From Chapter 32 of Future Rising: A Journey from the Past to the Edge of Tomorrow
On January 24, 1984, Apple Computer cofounder Steve Jobs stepped out onto a stage at De Anza College, California, and changed history. The event was the much-anticipated launch of the iconic Macintosh 128k personal computer.
Surfing the wave of one of the most memorable ad campaigns ever, the Macintosh masterfully blended together innovation and design. And in doing so, it changed the future of personal computers. But there was a small appendage attached to it which, if anything, has had an even greater impact on how we use our electronic devices: the computer mouse.
These days, touchpads and the touch screens on smartphones and tablets are beginning to supersede the mouse. But between 1984 and the early 2000s, the mouse ruled the computer interface roost. And its success was due in part to a particular blend of innovation and design that has become known as “design thinking.”
Design thinking places humans at the center of an iterative process of rapid idea generation and testing, and it’s found its way into everything from the design of disposable cups to how advanced technologies are governed. Its origins go back decades, but the concept was popularized in part by two Palo Alto designers, Dean Hovey and David Kelly.
In 1991, Hovey and Kelley founded IDEO, one of the world’s most successful and influential design companies, and one that effectively put design thinking on the map. But even before the launch of IDEO, Hovey and Kelly were working together on innovative designs. And perhaps the most influential of these was the mouse that shared the stage with Steve Jobs, back in 1984.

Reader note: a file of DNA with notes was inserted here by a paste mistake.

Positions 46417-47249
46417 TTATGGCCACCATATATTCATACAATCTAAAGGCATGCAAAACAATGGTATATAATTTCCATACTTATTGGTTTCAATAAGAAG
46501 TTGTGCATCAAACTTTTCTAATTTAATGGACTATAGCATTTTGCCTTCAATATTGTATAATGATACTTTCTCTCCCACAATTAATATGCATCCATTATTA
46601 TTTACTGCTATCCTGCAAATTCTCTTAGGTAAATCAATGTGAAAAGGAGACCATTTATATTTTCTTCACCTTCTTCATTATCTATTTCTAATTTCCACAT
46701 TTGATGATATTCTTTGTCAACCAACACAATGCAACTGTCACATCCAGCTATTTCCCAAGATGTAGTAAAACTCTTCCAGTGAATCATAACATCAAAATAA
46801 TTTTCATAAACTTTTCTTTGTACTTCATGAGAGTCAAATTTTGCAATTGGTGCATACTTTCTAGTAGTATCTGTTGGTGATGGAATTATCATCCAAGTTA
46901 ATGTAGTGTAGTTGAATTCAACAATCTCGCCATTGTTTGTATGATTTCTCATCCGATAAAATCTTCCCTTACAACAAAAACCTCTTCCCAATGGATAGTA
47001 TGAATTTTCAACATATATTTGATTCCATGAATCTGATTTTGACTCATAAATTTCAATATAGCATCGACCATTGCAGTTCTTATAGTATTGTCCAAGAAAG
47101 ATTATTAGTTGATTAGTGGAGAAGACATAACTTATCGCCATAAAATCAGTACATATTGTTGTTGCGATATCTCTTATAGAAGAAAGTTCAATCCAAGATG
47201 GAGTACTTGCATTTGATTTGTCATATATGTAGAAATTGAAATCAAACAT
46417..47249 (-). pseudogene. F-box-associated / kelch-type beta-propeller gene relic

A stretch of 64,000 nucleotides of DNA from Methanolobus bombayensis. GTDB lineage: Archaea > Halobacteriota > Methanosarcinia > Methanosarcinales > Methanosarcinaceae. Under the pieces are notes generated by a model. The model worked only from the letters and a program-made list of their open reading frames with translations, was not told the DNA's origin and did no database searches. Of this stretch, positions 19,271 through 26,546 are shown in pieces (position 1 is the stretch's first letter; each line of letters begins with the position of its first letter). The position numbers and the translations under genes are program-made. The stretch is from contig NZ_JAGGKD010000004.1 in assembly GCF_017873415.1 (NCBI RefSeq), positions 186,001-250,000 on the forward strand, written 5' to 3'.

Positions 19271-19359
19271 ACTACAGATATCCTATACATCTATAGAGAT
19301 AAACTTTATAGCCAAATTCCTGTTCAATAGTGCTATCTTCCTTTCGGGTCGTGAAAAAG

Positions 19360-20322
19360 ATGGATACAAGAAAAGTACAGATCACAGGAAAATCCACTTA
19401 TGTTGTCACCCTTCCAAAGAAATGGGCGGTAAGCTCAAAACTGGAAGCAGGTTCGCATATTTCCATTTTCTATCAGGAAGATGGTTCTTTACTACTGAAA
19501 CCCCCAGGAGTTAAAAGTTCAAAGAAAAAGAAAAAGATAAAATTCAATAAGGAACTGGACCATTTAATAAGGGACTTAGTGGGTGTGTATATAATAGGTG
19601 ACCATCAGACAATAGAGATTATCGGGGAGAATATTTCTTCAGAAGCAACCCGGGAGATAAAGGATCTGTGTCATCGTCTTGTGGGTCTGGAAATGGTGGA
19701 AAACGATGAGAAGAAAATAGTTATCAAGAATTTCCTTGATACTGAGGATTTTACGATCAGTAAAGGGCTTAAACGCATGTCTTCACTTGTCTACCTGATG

The story of the Apple mouse illustrates just how deeply design, innovation, and the future are intertwined. You can’t innovate your way to the future without designing something new that’s of value to someone else. Design by intent, rather than by accident, substantially amplifies our ability to change the future in ways that are potentially useful. More than this, design thinking brings a very human element to innovation. It encourages innovators to think about not only what they can build, but also how it enhances or otherwise affects the lives of others.
This human-oriented side of design helps increase the value of innovation to the people who use it, and whose lives are affected by it. And it becomes especially important when developing powerful technologies that could, if not handled sensitively, cause more harm than good in the future. But there’s also a humility to design thinking—at least in some ways that it’s practiced—that recognizes the unpredictability and ultimate uncontrollability of the future.
This is seen in the way design thinking and the complex challenges associated with “wicked problems” come together. Horst Rittel and Melvin M. Webber coined the term wicked problems in 1973, in recognition of just how unpredictable the future is. These are problems that are so slippery that the very nature of the problem changes as attempts are made to solve it. Wicked problems are essentially unsolvable problems, where the best that can be done is to develop temporary solutions on the path toward ever-shifting goals, and this in turn requires a uniquely fluid approach to design.
Rittel and Webber’s work focused on social policy planning. But since they popularized the idea, it’s become increasingly clear that much of the world we live in is dominated by wicked problems—especially where people are involved.
Design thinking recognizes this “wickedness” in its approach to building the future. It’s a highly pragmatic process that reflects the near-impossibility of getting things just right where people are involved, and instead encourages ways of building pathways to the future that are right enough for the moment, yet agile enough to adapt to a changing landscape.
Through the smart use of innovation and the savvy application of design approaches, we are more adept now than at any previous point in our history in imagining what the future might be like, and how we might get there. And because of this, we have within our grasp the ability to dramatically change the future.
How this plays out, of course, depends on whether we have the maturity to use such profound capabilities responsibly. Yet without a doubt, we are on the edge of being able to transform the future in ways that we could only dream of a few short decades ago.